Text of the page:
Moody’s Investors Service has upgraded Illinois State University's credit rating, citing confidence in the university's management and the state's strengthened financial position.
The rating agency said the university's "outlook remains positive," though it noted potential challenges in the university's reliance on state funding, deferred capital needs and position in a highly competitive student market.
Dan Stephens, vice president for finance and planning, called the development "great news."
"This rating upgrade will help us continue to attract lenders who can offer competitive interest rates," he said.
Credit ratings from Moody’s and other Wall Street agencies help investors form an opinion about their risk level when loaning money and, ultimately, determine interest rates for money borrowed by government and commercial entities.
ISU has roughly $194 million in outstanding debt, the agency said.
A few reasons. One: Good leadership, according to Moody's. The agency said the upgrade "reflects management's ongoing ability to effectively steer the university through multiple periods of fiscal and operational disruption." ISU has a sound financial strategy and a solid track record, it said.
Another major plus: Moody's sees reason for optimism in the state's finances, which play a major role in the university's. The announcement of ISU's upgrade came one day after the agency said it had moved Illinois' bond rating to A3, up from Baa1. It was the eighth credit upgrade the state has received in less than two years.
Moody's noted that the state's 2023 budget increased direct funding to ISU by 5% and provided more financial aid for students. Gov. J.B. Pritzker has proposed more funding in both areas as part of his budget plan for the coming year.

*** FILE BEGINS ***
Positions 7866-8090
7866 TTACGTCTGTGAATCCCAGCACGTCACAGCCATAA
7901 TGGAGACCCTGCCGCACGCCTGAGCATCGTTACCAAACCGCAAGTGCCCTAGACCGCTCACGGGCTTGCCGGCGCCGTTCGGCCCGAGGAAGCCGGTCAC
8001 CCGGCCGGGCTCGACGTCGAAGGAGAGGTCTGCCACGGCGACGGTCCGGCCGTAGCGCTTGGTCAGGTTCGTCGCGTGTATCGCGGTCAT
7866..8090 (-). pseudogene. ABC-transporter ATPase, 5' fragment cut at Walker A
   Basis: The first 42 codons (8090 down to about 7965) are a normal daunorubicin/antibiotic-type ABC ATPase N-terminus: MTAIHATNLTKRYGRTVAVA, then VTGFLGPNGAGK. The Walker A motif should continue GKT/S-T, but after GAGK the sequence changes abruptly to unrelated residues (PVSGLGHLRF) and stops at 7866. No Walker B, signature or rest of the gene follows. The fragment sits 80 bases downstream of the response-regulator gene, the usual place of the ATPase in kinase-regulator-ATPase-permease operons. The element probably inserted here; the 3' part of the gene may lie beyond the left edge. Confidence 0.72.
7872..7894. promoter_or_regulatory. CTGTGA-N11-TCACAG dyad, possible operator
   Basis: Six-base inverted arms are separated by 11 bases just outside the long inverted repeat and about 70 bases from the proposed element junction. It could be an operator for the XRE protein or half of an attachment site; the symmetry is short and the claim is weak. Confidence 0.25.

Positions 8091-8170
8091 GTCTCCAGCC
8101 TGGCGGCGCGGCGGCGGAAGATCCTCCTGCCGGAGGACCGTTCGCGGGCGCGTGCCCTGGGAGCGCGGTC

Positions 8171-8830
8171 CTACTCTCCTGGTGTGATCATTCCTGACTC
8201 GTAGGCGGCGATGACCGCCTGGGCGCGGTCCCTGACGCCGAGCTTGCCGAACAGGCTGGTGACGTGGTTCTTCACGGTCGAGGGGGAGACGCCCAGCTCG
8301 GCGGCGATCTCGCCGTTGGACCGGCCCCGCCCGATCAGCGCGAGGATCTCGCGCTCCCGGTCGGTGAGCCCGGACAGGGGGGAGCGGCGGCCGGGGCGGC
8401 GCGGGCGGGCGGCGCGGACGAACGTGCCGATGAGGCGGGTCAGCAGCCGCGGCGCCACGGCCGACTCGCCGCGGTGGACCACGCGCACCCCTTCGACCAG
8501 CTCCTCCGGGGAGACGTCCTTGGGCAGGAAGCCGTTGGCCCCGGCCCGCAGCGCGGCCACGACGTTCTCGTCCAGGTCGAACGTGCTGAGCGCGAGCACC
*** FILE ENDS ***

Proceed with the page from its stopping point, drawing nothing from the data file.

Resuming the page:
ISU spokesman Eric Jome said that as a state agency, ISU's rating is often impacted by external factors happening at the state level.
What are potential problems?
Moody's noted several potential areas of concern. ISU receives about 40% of its revenue from state funding, making it vulnerable if the state's financial position worsens or lawmakers cut appropriations.
The university's buildings are aging, and "significant capital investments" could be needed in the future.
And then there's the students. Enrollment levels have "generally been stable," the agency said, "reflecting high demand for ISU's residential experience and diverse program offerings." But Illinois residents make up 93% of that enrollment, a demographic issue that the agency said could limit future growth.
What could make the rating better?
Moody's said upgrades could be merited by maintenance of operating performance despite financial challenges, continued growth of wealth that could absorb fluctuating revenues and expenses, and capital investment (without borrowing more money).
What could make the rating worse?
Weakening operating performance, sustained loss of enrollment and tuition revenue, and worsening of the state's financial condition could negatively affect the rating, the agency said.